2002 FIFA World Cup
The 2002 FIFA World Cup was the 17th FIFA World Cup, the quadrennial world championship for men's national association football teams organized by FIFA. It was held from 31 May to 30 June 2002 at sites in South Korea and Japan, with its final match hosted by Japan at International Stadium in Yokohama.
A field of 32 teams qualified for this World Cup, which was the first to be held in Asia, the first to be held outside of the Americas or Europe, as well as the first to be jointly-hosted by more than one nation. China, Ecuador, Senegal and Slovenia made their World Cup debuts.
The tournament had several upsets and surprise results, which included the defending champions France being eliminated in the group stage after earning a single point and second favourites Argentina also being eliminated in the group stage. South Korea [|controversially] managed to reach the semi-finals, beating Portugal, Italy and Spain en route, thus becoming the first and only team from outside Europe and the Americas to reach the last four of a World Cup. However, the most potent team at the tournament, Brazil, prevailed, winning the final against Germany 2–0, making them the first and only country to have won the World Cup five times. The victory qualified Brazil for the 2003 and subsequently 2005 FIFA Confederations Cups, its fourth and fifth Confederations Cup appearance in a row. In the third place play-off match against South Korea, Turkey won 3–2, taking third place in only their second ever FIFA World Cup, and scored the fastest goal in the FIFA World Cup history.
The 2002 World Cup was also the last one to use the golden goal rule.
Host selectionSouth Korea and Japan were selected as hosts by FIFA on 31 May 1996. Initially, South Korea, Japan and Mexico presented three rival bids. South Korea's entry into the race was seen by some as a response to the bid of political and sporting rival Japan. FIFA leaders were split on whom to favor as host as politics within the world governing body held sway. With Mexico regarded as a long shot, the battle to host the tournament came down to Japan and South Korea. The two Asian rivals went on a massive and expensive PR blitz around the world, prompting Sultan Ahmad Shah, the head of the Asian Football Confederation, to step in. FIFA boss Joao Havelange had long backed the Japanese bid, but his rival in FIFA, UEFA chief Lennart Johansson, sought to undermine Havelange's plans. UEFA and the AFC viewed cohosting between the two Asian rivals as the best option. Japan and South Korea were finally faced with a choice of having no World Cup or a shared World Cup and they reluctantly chose to go along with co-hosting. South Korea and Japan were chosen unanimously as co-hosts in preference to Mexico. This was the first World Cup to be hosted by more than one country, the second being the 2026 World Cup, which will be hosted by the United States, Mexico and Canada. The general secretary of South Korea's bidding committee, Song Young-shik, stated that FIFA was interested in staging some matches in North Korea in order to aid Korean reunification, but it was ruled out.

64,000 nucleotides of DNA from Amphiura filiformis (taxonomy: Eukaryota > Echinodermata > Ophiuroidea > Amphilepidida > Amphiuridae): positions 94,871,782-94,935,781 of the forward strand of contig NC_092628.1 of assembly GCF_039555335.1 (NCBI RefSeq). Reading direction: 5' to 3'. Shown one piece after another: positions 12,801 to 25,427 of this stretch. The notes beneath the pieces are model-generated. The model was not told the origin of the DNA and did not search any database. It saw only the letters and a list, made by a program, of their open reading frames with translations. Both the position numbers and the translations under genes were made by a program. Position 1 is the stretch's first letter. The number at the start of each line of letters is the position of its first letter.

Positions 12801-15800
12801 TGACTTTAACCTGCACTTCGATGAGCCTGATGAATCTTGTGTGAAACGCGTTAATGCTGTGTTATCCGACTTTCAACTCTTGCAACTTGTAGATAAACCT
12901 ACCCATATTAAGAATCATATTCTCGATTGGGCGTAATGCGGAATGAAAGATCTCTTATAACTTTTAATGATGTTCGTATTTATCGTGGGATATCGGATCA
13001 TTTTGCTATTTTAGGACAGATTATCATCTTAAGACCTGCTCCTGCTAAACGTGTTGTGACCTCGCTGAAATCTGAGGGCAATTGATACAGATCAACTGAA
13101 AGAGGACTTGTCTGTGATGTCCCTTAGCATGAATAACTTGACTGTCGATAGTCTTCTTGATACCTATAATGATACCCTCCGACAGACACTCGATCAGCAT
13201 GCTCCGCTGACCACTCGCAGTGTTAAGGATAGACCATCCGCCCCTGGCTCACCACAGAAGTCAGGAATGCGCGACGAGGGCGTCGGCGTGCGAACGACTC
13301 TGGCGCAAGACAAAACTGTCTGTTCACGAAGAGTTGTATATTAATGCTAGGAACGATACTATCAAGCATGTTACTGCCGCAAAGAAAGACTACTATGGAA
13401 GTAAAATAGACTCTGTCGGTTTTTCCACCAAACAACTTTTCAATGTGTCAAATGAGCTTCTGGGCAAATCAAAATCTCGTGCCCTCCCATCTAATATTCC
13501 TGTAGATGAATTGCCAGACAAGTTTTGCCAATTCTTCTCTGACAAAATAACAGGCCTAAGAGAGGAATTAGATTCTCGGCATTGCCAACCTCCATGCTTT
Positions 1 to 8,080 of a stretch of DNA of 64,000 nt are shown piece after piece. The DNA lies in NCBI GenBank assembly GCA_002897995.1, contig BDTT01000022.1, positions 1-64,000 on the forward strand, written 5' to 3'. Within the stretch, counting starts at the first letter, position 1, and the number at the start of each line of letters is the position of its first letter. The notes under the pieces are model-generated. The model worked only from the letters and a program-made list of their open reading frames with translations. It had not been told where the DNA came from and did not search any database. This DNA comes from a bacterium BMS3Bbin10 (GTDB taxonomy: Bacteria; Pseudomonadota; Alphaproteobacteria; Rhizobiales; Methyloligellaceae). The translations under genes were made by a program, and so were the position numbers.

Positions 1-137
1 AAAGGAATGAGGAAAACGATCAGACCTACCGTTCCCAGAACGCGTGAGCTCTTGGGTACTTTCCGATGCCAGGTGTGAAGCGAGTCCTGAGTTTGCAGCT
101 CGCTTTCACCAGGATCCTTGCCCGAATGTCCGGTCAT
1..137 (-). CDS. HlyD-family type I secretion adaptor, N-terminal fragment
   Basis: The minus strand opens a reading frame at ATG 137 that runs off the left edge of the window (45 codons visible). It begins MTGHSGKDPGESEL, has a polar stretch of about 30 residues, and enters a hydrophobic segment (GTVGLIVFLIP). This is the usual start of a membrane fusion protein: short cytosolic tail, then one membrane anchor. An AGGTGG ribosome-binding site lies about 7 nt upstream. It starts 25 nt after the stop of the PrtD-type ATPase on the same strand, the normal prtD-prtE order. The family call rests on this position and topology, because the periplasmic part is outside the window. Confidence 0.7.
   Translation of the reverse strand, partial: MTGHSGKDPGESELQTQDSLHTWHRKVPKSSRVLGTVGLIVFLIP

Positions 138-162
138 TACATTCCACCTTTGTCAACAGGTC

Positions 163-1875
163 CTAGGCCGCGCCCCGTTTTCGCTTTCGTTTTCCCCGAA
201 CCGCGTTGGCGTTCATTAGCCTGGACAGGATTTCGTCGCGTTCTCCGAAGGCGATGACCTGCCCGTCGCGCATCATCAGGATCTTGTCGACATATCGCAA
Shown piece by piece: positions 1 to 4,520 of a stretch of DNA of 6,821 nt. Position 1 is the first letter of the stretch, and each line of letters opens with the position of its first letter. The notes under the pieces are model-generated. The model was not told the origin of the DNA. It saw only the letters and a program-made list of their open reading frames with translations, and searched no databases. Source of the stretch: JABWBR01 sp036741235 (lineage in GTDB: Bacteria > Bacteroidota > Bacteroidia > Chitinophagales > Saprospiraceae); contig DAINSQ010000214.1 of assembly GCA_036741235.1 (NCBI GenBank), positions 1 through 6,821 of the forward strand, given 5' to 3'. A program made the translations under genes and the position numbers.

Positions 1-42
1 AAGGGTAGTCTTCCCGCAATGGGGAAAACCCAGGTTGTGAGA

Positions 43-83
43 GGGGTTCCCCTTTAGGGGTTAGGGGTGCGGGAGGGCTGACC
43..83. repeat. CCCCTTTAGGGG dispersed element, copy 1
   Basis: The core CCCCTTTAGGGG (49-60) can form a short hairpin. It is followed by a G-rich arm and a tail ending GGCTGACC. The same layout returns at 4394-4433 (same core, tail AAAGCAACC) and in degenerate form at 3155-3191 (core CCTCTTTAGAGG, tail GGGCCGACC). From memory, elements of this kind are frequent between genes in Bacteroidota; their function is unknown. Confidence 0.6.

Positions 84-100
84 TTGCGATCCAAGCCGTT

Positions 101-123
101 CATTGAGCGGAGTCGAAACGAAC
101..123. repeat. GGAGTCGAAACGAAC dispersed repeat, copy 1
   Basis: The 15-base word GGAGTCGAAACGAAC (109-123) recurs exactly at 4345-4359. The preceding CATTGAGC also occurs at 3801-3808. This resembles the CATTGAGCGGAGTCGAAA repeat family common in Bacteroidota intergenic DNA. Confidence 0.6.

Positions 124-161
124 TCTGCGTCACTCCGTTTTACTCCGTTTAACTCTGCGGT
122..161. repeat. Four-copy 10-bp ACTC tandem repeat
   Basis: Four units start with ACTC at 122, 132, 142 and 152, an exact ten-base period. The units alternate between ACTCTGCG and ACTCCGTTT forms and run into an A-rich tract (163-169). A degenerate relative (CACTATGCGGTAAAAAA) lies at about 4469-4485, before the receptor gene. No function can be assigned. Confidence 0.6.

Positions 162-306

At the time the decision was made, Japan had never qualified for a World Cup finals. The only other countries to have been awarded a World Cup without previously having competed in a final tournament are Italy in 1934 and Qatar in 2022.
The unusual choice of host proved an issue for football fans in Europe, used to watching international matches on or close to their time zone. With games taking place in the European morning, some schools and businesses chose to open late on match days or set up communal watching events before the start of work.
Qualification199 teams attempted to qualify for the 2002 World Cup. The qualification process began with the preliminary draw held in Tokyo on 7 December 1999. Defending champions France and co-hosts South Korea and Japan qualified automatically and did not have to play any qualification matches. This was the final World Cup in which the defending champions qualified automatically.